You may not think of whisky as the kind that can be appreciated in a formal setting, but you’d be wrong. From learning about how different types of whiskies are made to tasting them side by side and even pairing them with food, whisky tasting is a great way to learn more about this drink and have fun doing so. You may find yourself surprised at just how much there is to know.
Learn about the history of whisky.
Whisky is technically a type of distilled spirit, defined as any alcoholic beverage made from fermented grain mash. The main difference between whisky and other distilled spirits, such as vodka or rum, is that it’s made from fermented grain mash that has been distilled at least twice. This makes whisky smoother than other types of spirits.
Drink a variety of whiskies.
As you taste different types of whisky, you’ll learn to appreciate their differences. For example, Scotch and Irish whiskies are produced using malted barley, which gives them a peaty flavour. Bourbon is distilled from corn mash and typically has a sweeter taste than scotch or Irish whiskies. Rye is generally made from at least 51% rye grain (which makes it spicier than bourbon) and may have been aged in used barrels previously used for bourbon or corn whisky.
An essential part of learning how to pair foods with drinks is familiar with the vital ingredients in many recipes:
- butter/olive oil
- citrus fruits like lemon juice
- tomatoes such as tomato paste or diced fresh tomato
Learn about tasting notes, such as smoky and sweet
A whisky tasting class will teach you how to identify and describe the flavour notes of whisky. You’ll learn what they are, how they develop during ageing in barrels, and how they can change when the whisky is combined with other ingredients (like water).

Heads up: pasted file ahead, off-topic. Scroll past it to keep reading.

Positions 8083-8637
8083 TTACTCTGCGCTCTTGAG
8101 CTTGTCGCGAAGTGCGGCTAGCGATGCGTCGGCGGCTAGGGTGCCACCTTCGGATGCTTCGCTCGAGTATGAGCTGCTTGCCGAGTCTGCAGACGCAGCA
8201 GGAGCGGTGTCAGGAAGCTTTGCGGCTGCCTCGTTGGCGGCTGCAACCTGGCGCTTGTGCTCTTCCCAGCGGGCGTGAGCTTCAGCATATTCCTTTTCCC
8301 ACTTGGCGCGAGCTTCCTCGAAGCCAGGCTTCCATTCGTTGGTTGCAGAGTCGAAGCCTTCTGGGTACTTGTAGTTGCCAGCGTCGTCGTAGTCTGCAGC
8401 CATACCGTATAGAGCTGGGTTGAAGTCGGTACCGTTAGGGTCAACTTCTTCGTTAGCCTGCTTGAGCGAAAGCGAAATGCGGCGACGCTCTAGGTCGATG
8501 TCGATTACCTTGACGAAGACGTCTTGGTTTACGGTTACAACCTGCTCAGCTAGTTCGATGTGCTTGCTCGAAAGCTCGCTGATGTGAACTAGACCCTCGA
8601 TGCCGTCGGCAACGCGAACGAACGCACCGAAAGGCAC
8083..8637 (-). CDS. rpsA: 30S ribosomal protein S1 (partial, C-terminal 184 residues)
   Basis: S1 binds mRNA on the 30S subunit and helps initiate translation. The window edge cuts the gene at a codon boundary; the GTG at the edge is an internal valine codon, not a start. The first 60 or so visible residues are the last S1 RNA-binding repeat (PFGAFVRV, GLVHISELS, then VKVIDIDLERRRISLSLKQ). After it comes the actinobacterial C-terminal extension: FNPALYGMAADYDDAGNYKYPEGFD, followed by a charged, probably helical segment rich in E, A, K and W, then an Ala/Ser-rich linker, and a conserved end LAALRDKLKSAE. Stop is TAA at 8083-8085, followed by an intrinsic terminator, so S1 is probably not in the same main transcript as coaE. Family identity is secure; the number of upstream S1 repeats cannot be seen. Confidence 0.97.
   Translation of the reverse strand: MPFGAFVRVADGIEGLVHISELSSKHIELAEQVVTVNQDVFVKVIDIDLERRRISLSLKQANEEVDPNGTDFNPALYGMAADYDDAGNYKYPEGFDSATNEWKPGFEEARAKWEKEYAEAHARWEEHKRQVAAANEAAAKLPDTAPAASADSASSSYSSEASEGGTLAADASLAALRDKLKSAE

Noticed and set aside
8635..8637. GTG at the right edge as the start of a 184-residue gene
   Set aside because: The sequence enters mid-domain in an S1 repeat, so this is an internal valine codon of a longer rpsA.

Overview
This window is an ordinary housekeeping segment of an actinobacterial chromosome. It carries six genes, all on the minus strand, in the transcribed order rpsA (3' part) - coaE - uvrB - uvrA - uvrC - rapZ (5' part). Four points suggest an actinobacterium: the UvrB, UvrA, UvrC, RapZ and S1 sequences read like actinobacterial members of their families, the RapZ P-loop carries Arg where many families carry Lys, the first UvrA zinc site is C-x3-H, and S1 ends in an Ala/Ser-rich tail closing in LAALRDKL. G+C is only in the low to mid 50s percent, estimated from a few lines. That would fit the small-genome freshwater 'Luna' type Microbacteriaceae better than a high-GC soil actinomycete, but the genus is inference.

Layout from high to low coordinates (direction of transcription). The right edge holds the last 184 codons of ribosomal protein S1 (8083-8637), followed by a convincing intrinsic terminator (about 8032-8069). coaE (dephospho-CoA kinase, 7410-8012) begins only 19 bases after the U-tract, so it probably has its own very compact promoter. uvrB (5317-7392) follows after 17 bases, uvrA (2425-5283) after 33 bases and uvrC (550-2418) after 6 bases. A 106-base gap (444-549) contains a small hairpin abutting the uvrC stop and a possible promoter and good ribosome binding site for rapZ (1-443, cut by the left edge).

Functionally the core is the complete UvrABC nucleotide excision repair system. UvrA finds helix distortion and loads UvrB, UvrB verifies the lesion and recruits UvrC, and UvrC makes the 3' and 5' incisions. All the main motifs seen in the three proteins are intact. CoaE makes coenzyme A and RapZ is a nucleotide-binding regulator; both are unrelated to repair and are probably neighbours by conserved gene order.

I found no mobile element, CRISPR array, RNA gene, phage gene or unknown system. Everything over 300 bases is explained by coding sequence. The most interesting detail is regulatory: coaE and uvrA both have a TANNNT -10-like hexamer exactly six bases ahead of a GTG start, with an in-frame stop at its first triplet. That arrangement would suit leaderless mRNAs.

Whisky experts often use words like “smoky” or “sweet” to describe flavours found in whiskies. These terms can refer mainly to taste and aroma but also include appearance (i.e., colour). For example, smoky flavours are often associated with whiskies aged in new oak barrels for at least three years (such as Scotch).
Meet new people and form friendships.
A whisky-tasting class is an excellent way to meet new people and form friendships. You will learn a lot from other members of your class who have likely been studying whisky for years or even decades. You may also discover your knack for distilling or blending and develop a new hobby!
Tasting whisky with others who share your passion is always enjoyable. However, there’s something extra special about being able to share the experience in person rather than online or over the phone.
Improve your palate
Whisky-tasting classes are an excellent way to improve your palate and develop a better sense of taste and smell. Taste, smell and touch are all connected, so if you want to get better at one of them, you should also try to improve the others.
Whisky-tasting classes allow participants to practice their senses while drinking spirits in a fun environment! They’re great ways for people who have never been exposed before to learn more about what makes these products so unique before diving deeper into other aspects, such as ageing processes which require extensive knowledge about chemical reactions occurring inside barrels during maturation stages outside warehousing facilities around the world today.
Whisky classes can give you an appreciation
Whisky is a complex drink with many layers of flavour, which can be challenging to identify without guidance. Tasting notes can help you identify the flavours in the whisky, and they can also be helpful if you are trying to learn how to describe them. Whisky-tasting classes can teach you about different types of whisky and their history, providing an opportunity for you to practice your palate.
Whisky-tasting classes can be a great way to learn more about this popular drink and improve your palate. If you’ve never been to one, it is time to try it! If you already like whisky but want to learn more about it, this is another excellent option.